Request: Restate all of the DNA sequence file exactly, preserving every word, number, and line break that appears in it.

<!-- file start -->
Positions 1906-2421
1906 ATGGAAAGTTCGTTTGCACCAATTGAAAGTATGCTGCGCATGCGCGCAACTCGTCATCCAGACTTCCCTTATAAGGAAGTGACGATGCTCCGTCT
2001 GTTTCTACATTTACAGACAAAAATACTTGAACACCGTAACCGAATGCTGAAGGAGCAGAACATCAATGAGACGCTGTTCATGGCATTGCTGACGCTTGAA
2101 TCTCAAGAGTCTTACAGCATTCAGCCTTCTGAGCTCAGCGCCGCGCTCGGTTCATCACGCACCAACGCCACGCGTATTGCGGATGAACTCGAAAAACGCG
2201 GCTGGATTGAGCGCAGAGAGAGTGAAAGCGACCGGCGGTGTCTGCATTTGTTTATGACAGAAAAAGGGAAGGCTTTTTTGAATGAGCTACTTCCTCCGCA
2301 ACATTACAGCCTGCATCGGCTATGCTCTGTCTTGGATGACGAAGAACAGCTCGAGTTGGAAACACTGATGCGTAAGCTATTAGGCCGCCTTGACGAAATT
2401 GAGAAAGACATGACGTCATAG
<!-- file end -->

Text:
Positions 1906-2421
1906 ATGGAAAGTTCGTTTGCACCAATTGAAAGTATGCTGCGCATGCGCGCAACTCGTCATCCAGACTTCCCTTATAAGGAAGTGACGATGCTCCGTCT
2001 GTTTCTACATTTACAGACAAAAATACTTGAACACCGTAACCGAATGCTGAAGGAGCAGAACATCAATGAGACGCTGTTCATGGCATTGCTGACGCTTGAA
2101 TCTCAAGAGTCTTACAGCATTCAGCCTTCTGAGCTCAGCGCCGCGCTCGGTTCATCACGCACCAACGCCACGCGTATTGCGGATGAACTCGAAAAACGCG
2201 GCTGGATTGAGCGCAGAGAGAGTGAAAGCGACCGGCGGTGTCTGCATTTGTTTATGACAGAAAAAGGGAAGGCTTTTTTGAATGAGCTACTTCCTCCGCA
2301 ACATTACAGCCTGCATCGGCTATGCTCTGTCTTGGATGACGAAGAACAGCTCGAGTTGGAAACACTGATGCGTAAGCTATTAGGCCGCCTTGACGAAATT
2401 GAGAAAGACATGACGTCATAG